More than 450 Oklahoma inmates expected to be released from prisons Monday in historic commutation
More than 450 Oklahoma inmates are expected to be released from prison Monday in what state officials said will be the largest commutation in U.S. history.
The Pardon and Parole Board voted unanimously Friday to recommend commutation for 527 nonviolent offenders serving time for crimes that would no longer be considered felonies if charged today. Gov. Kevin Stitt said he intended to sign off on the recommendations Friday afternoon, allowing most of those individuals to be released from prison Monday.
"More than 450 Oklahomans are getting a second chance today," Stitt said Friday after the board meeting, surrounded by Pardon and Parole Board staff and members, legislators and other state leaders.
Sixty-five of the inmates recommended for commutation have detainers, so not everyone will be released next week.
House Bill 1269, which took effect Friday, made retroactive criminal justice reforms that reclassified simple drug possession as a misdemeanor and increased the felony dollar threshold from $500 to $1,000 for felony property crimes. Instead of automatically granting retroactive relief to eligible inmates, state lawmakers directed the Pardon and Parole Board to establish an accelerated, single-stage commutation docket for people in prison for crimes that have been reclassified as misdemeanors.
The board considered 814 cases Friday.
Board members voted to deny single-stage commutation relief for inmates who had records of serious misconduct, had a victim's protest letter or a registered victim on file, had received a district attorney protest or would be required to register as either a sex offender or a violent offender. Those who were denied Friday can apply for commutation consideration through the Pardon and Parole Board's typical two-stage review process.
State agencies, the governor's office, community partners and others worked together to ensure successful implementation of the law.
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Steven Bickley, executive director of the Pardon and Parole Board, said the goal from Day 1 has been more than just the release of low-level, nonviolent offenders, but also the successful re-entry of those individuals back into society. Leading up to Friday's vote, nonprofit organizations, job providers and other groups visited state prisons for transition fairs to connect inmates who were eligible for commutation with transitional housing, mental health services and other resources to help them upon re-entry.
"It was a moving experience to watch the emotion on the faces of the inmates as nonprofit after nonprofit stood up to explain how they were there to help with housing, counseling, employment, transportation," Bickley said.
He said the Tulsa County Public Defender's Office, University of Tulsa law students and other groups reviewed more than 700 property crimes cases to determine which offenders were eligible to be docketed for single-stage commutation review. The George Kaiser Family Foundation and the Arnall Family Foundation underwrote emergency grants to cover the costs for some inmates to obtain a driver's license or other state-issued ID.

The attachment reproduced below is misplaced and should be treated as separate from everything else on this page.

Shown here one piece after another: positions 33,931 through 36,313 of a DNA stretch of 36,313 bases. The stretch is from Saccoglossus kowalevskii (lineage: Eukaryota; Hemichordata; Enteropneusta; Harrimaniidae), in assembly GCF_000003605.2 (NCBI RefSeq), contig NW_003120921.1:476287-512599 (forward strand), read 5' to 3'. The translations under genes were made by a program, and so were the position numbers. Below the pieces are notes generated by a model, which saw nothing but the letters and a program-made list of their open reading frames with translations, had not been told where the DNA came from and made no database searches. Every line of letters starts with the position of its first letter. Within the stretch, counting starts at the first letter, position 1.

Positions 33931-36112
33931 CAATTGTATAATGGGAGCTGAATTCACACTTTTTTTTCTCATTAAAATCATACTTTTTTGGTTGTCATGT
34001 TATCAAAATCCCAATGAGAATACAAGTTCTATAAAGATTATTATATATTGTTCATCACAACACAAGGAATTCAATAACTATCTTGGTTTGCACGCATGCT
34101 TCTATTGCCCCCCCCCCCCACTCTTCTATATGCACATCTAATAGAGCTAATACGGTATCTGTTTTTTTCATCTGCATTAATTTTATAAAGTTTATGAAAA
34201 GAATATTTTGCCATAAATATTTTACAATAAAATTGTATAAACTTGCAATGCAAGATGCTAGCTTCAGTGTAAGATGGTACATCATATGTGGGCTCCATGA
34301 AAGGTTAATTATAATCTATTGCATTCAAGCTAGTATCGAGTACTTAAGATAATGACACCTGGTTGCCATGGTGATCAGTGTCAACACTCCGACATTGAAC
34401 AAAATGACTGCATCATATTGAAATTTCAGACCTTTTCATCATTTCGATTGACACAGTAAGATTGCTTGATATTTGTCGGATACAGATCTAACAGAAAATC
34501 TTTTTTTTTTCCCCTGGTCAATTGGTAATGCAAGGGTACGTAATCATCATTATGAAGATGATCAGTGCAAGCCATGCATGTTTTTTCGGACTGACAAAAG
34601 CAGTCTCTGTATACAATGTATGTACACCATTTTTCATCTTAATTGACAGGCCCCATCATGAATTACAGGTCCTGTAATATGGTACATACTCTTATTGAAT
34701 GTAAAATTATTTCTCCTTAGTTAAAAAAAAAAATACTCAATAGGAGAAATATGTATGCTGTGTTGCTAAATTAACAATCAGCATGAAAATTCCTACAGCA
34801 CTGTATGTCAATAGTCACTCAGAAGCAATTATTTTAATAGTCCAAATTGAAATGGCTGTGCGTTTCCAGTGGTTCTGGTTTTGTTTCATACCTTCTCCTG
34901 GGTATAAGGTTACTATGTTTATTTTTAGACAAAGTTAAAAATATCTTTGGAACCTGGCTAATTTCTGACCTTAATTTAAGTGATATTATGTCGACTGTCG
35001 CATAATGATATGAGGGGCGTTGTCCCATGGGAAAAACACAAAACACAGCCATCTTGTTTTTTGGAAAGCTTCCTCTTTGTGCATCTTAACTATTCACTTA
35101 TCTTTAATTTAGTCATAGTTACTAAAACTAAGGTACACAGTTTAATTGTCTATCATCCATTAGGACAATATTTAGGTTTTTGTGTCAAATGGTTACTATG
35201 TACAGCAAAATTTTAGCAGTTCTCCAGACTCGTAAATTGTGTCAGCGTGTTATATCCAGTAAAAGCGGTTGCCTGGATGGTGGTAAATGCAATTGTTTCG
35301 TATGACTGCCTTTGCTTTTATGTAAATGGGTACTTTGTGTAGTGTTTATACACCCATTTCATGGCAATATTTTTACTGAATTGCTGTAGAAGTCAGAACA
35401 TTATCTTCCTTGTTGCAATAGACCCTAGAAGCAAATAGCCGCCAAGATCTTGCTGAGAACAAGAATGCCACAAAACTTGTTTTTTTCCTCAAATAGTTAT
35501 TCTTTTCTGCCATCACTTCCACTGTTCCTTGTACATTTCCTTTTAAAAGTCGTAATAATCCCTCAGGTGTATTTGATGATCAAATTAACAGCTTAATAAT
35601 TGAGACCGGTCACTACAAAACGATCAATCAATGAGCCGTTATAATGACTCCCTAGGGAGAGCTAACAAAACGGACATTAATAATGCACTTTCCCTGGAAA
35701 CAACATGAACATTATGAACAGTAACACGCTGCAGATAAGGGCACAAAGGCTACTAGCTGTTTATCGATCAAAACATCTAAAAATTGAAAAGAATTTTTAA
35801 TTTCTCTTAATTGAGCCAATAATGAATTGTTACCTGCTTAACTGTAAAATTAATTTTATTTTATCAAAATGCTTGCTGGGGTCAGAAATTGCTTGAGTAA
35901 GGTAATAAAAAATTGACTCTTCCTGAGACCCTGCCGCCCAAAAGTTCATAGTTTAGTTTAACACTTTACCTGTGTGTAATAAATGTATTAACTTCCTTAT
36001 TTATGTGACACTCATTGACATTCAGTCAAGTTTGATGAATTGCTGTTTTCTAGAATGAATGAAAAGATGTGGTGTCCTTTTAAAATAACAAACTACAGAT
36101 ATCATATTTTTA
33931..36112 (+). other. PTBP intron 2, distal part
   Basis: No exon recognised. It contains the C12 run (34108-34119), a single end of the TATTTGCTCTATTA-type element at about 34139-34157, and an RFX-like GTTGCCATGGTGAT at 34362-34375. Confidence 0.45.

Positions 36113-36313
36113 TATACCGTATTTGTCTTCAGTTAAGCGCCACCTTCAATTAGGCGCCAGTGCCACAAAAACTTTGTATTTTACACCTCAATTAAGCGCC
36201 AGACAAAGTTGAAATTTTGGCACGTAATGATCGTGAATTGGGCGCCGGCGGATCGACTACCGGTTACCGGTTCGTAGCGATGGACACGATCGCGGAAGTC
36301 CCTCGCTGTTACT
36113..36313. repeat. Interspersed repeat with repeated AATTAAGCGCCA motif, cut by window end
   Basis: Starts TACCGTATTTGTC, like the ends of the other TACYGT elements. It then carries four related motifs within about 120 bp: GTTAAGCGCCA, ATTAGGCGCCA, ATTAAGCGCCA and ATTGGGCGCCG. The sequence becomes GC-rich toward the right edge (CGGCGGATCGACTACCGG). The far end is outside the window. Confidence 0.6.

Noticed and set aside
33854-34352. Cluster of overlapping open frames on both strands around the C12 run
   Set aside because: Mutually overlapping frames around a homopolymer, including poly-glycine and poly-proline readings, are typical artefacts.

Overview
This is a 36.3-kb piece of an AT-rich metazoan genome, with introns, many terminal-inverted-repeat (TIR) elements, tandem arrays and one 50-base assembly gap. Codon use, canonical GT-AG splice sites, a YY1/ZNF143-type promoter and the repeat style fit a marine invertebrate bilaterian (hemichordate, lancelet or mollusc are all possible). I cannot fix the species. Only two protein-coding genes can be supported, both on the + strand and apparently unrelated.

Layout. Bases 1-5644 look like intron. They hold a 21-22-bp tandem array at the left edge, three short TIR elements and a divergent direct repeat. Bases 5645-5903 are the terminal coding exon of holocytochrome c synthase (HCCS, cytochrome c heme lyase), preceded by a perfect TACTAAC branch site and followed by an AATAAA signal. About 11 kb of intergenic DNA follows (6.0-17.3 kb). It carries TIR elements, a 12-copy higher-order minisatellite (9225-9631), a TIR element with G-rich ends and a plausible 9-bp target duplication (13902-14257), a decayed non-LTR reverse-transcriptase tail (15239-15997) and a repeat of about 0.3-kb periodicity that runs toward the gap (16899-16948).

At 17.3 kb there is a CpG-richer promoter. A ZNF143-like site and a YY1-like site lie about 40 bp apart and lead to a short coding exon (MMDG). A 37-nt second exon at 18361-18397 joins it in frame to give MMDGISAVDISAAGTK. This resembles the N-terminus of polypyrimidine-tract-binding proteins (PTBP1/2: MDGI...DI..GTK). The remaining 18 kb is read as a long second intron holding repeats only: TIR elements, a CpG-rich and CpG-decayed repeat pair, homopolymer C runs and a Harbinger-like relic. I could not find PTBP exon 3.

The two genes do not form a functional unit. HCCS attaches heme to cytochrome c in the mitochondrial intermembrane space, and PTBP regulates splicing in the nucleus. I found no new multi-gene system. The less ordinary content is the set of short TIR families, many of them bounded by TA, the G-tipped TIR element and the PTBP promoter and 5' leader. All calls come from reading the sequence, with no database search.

Board Chairman Robert Gilliland said the work leading up to the implementation of the single-stage docket by the governor's office, the Legislature and more than half a dozen state agencies is a "perfect example" of how state interagency cooperation should function. He emphasized that all of the people who will potentially be released are serving time for nonviolent offenses.
"We hope and pray they will be great examples of the fruit of criminal justice reform in our state," Gilliland said.
People in the audience smiled and some wiped away tears as Justin Wolf, the board's general counsel, spent more than eight minutes reading the names of those serving time for drug possession crimes who were recommended for commutation.
The board's recommendation is to commute 1,931 years of sentences, which would result in inmates being released 1.34 years early on average, officials reported. Commuting the sentences could save the state about $11.9 million.
"These are real lives, real people, with real families and with real friends, and they get to go home," House Majority Floor Leader Jon Echols, R-Oklahoma City, one of the authors of the legislation, said during a news conference after the meeting.
After the commutations, Oklahoma will no longer lead the nation in incarceration, Echols said, but he said coming in at 49th in the nation is not OK either.
"We do not have the second-scariest people on planet Earth," Echols said. "What we have to do is build on this momentum."
Stitt said he plans to visit Eddie Warrior Correctional Center in Taft on Monday afternoon to help 70 women there "leave their past behind and exit prison." He encouraged families to join him and other state officials there as they celebrate and challenge the women "to hold tight to the second chance at life that they have."
"My administration is going to continue to work hard to help them integrate," Stitt said.
Joy Block, 54, traveled from Tulsa to attend Friday's meeting because she wanted to be part of history.
"It was emotional," Block said. "I felt like I wanted to stand up and say, 'Hallelujah, I'm in church,' because that's just how overwhelming that it was. People are people, and people are going to make mistakes."
Block served 18 months for forgery and was released from prison about 12 years ago. Now she works to help others through a nonprofit called Walters Way — Regaining Your Life. On Monday, she's planning to offer rides to women who are released from prison in Taft.
"It's not just about getting out, it's about staying out," Block said.